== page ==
What Is Voice Over Internet Protocol (VoIP)?
Access the Federal Communications Commission online resource for a detailed explanation.
What You Should Know About VoIP and Your 9-1-1 Service
Being able to access your local Public Safety Answering Point (PSAP) by dialing 9-1-1 is vital to public safety. When you have a VoIP system in use at your home, office or school, it is important to know that the typical 9-1-1 service you may be accustomed to is affected.
VoIP subscribers dialing 9-1-1 while traveling with their phone could get their 911 call routed to the PSAP where they last had their address listed with the provider. All VoIP providers are required to have a quick and easy way for subscribers to update their address information. You should keep this information up to date.
Your VoIP service may not work when there is a power outage. Maintaining a traditional phone line or a cell phone as a backup is a good idea.
Make Visitors Aware
Make visitors to your home or place of business aware of your phone service by placing labels near or on your VoIP equipment. Be sure the labels list the non-emergency number of 970-920-5310 if you are in the Aspen Pitkin County PSAP 911 Service Boundaries (PDF) in the event that your call will not connect to your PSAP. Ultimately it is up to you and not your VoIP service provider to make sure that your address information has been entered correctly into the database. Don’t wait until there is an emergency to discover that the wrong address is being delivered to your PSAP.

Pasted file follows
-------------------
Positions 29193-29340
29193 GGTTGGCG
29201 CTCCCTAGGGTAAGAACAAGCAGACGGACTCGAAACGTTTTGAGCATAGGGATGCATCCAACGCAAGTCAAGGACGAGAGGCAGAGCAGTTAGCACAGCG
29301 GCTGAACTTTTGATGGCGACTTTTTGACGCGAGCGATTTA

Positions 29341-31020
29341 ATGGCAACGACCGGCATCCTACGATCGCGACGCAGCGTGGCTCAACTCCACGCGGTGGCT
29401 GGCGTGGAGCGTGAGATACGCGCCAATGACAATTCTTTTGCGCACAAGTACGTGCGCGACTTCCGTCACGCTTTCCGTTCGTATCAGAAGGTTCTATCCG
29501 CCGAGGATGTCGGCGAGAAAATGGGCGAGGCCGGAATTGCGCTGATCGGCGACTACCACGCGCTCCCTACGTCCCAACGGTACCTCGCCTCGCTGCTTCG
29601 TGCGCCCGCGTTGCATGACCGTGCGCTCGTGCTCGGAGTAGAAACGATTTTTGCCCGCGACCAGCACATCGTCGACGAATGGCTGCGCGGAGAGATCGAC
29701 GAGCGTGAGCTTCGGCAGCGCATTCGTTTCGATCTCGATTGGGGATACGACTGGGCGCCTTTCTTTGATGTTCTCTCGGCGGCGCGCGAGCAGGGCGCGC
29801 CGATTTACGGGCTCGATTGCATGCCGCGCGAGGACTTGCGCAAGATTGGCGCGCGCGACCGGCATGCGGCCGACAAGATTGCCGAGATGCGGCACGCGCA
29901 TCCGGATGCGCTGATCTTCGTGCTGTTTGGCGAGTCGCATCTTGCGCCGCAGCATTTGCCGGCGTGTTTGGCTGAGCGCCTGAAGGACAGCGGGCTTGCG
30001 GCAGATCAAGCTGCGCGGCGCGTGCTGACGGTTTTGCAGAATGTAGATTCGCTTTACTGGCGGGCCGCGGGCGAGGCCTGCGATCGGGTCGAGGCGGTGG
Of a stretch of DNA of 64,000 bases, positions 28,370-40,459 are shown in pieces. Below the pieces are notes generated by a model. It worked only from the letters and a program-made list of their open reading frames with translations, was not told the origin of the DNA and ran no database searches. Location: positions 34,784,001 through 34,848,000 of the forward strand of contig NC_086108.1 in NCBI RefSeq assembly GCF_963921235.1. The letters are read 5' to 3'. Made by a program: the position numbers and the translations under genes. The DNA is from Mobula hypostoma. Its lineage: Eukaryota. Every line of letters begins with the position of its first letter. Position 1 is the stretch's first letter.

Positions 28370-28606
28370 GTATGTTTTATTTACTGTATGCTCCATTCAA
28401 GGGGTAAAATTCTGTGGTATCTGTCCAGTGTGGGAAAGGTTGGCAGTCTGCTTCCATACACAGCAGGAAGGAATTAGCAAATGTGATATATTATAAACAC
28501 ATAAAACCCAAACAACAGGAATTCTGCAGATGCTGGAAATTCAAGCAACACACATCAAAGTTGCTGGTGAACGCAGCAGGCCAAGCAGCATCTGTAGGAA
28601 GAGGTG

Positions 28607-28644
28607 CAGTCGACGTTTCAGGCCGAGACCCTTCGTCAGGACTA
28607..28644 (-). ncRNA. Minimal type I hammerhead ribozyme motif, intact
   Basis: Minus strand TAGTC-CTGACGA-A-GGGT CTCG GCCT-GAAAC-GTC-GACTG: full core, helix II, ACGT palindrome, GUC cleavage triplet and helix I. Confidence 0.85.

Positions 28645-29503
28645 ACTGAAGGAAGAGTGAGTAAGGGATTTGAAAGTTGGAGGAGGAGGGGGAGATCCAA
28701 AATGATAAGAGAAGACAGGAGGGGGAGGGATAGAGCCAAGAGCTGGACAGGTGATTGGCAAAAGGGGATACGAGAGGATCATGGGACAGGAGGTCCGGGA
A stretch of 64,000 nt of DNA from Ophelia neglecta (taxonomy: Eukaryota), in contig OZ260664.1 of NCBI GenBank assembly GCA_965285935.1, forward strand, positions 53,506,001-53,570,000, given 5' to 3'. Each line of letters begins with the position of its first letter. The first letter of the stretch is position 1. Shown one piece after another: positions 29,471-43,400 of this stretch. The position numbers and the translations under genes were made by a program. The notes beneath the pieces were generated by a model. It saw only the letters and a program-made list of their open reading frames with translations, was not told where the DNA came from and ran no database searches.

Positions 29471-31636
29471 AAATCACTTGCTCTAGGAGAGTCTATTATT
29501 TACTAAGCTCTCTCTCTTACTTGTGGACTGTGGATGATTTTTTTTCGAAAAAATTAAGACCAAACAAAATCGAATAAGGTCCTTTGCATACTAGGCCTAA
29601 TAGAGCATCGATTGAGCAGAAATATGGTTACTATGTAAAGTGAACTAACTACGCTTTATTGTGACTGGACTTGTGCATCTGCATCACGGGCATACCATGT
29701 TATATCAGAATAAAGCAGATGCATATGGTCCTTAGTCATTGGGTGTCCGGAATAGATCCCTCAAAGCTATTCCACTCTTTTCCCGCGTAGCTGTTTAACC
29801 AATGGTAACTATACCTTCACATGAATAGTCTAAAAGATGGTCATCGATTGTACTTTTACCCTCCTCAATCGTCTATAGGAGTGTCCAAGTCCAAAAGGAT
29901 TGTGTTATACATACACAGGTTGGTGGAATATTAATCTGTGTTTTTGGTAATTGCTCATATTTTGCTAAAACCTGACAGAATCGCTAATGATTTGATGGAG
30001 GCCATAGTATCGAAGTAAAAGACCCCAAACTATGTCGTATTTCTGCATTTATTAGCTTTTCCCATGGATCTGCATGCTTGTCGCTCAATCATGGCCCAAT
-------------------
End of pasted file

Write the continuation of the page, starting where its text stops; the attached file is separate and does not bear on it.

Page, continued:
For more information please access a guide on VoIP and 9-1-1 service from the FCC.
Please feel free to download our labels for your phones. They will print best on Avery 5163.